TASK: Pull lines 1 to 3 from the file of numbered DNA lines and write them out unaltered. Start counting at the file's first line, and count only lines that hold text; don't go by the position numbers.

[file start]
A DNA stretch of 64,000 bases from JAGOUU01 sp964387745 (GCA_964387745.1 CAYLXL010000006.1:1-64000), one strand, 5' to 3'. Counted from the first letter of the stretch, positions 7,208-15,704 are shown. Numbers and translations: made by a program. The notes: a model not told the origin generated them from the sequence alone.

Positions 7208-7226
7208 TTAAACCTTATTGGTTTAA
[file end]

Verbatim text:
A DNA stretch of 64,000 bases from JAGOUU01 sp964387745 (GCA_964387745.1 CAYLXL010000006.1:1-64000), one strand, 5' to 3'. Counted from the first letter of the stretch, positions 7,208-15,704 are shown. Numbers and translations: made by a program. The notes: a model not told the origin generated them from the sequence alone.

Positions 7208-7226
7208 TTAAACCTTATTGGTTTAA